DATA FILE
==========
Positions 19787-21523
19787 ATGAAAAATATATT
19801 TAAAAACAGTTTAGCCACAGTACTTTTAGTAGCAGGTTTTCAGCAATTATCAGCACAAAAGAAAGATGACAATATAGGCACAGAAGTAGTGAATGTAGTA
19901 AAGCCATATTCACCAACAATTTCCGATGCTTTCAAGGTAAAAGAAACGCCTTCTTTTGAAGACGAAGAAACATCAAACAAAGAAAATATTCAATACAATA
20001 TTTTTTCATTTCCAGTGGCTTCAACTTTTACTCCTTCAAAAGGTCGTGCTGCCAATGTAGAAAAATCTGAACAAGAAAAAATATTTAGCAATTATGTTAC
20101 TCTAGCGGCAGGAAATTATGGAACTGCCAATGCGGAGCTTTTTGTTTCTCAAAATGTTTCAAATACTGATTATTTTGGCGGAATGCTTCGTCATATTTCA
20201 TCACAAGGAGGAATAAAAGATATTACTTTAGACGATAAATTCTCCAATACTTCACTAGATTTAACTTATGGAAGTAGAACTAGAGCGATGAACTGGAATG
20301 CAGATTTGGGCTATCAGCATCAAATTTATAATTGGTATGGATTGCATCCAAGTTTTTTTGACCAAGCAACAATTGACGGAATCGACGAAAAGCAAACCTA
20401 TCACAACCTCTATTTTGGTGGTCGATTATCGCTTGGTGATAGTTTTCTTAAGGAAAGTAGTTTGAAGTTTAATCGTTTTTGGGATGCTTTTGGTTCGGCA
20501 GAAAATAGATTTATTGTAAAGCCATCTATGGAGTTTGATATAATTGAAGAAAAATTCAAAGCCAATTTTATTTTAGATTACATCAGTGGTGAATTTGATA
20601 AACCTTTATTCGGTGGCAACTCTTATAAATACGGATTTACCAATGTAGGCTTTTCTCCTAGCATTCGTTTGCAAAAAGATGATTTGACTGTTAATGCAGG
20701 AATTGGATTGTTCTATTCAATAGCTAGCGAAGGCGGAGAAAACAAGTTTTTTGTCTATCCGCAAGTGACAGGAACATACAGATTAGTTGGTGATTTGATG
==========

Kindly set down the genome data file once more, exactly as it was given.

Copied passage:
Positions 19787-21523
19787 ATGAAAAATATATT
19801 TAAAAACAGTTTAGCCACAGTACTTTTAGTAGCAGGTTTTCAGCAATTATCAGCACAAAAGAAAGATGACAATATAGGCACAGAAGTAGTGAATGTAGTA
19901 AAGCCATATTCACCAACAATTTCCGATGCTTTCAAGGTAAAAGAAACGCCTTCTTTTGAAGACGAAGAAACATCAAACAAAGAAAATATTCAATACAATA
20001 TTTTTTCATTTCCAGTGGCTTCAACTTTTACTCCTTCAAAAGGTCGTGCTGCCAATGTAGAAAAATCTGAACAAGAAAAAATATTTAGCAATTATGTTAC
20101 TCTAGCGGCAGGAAATTATGGAACTGCCAATGCGGAGCTTTTTGTTTCTCAAAATGTTTCAAATACTGATTATTTTGGCGGAATGCTTCGTCATATTTCA
20201 TCACAAGGAGGAATAAAAGATATTACTTTAGACGATAAATTCTCCAATACTTCACTAGATTTAACTTATGGAAGTAGAACTAGAGCGATGAACTGGAATG
20301 CAGATTTGGGCTATCAGCATCAAATTTATAATTGGTATGGATTGCATCCAAGTTTTTTTGACCAAGCAACAATTGACGGAATCGACGAAAAGCAAACCTA
20401 TCACAACCTCTATTTTGGTGGTCGATTATCGCTTGGTGATAGTTTTCTTAAGGAAAGTAGTTTGAAGTTTAATCGTTTTTGGGATGCTTTTGGTTCGGCA
20501 GAAAATAGATTTATTGTAAAGCCATCTATGGAGTTTGATATAATTGAAGAAAAATTCAAAGCCAATTTTATTTTAGATTACATCAGTGGTGAATTTGATA
20601 AACCTTTATTCGGTGGCAACTCTTATAAATACGGATTTACCAATGTAGGCTTTTCTCCTAGCATTCGTTTGCAAAAAGATGATTTGACTGTTAATGCAGG
20701 AATTGGATTGTTCTATTCAATAGCTAGCGAAGGCGGAGAAAACAAGTTTTTTGTCTATCCGCAAGTGACAGGAACATACAGATTAGTTGGTGATTTGATG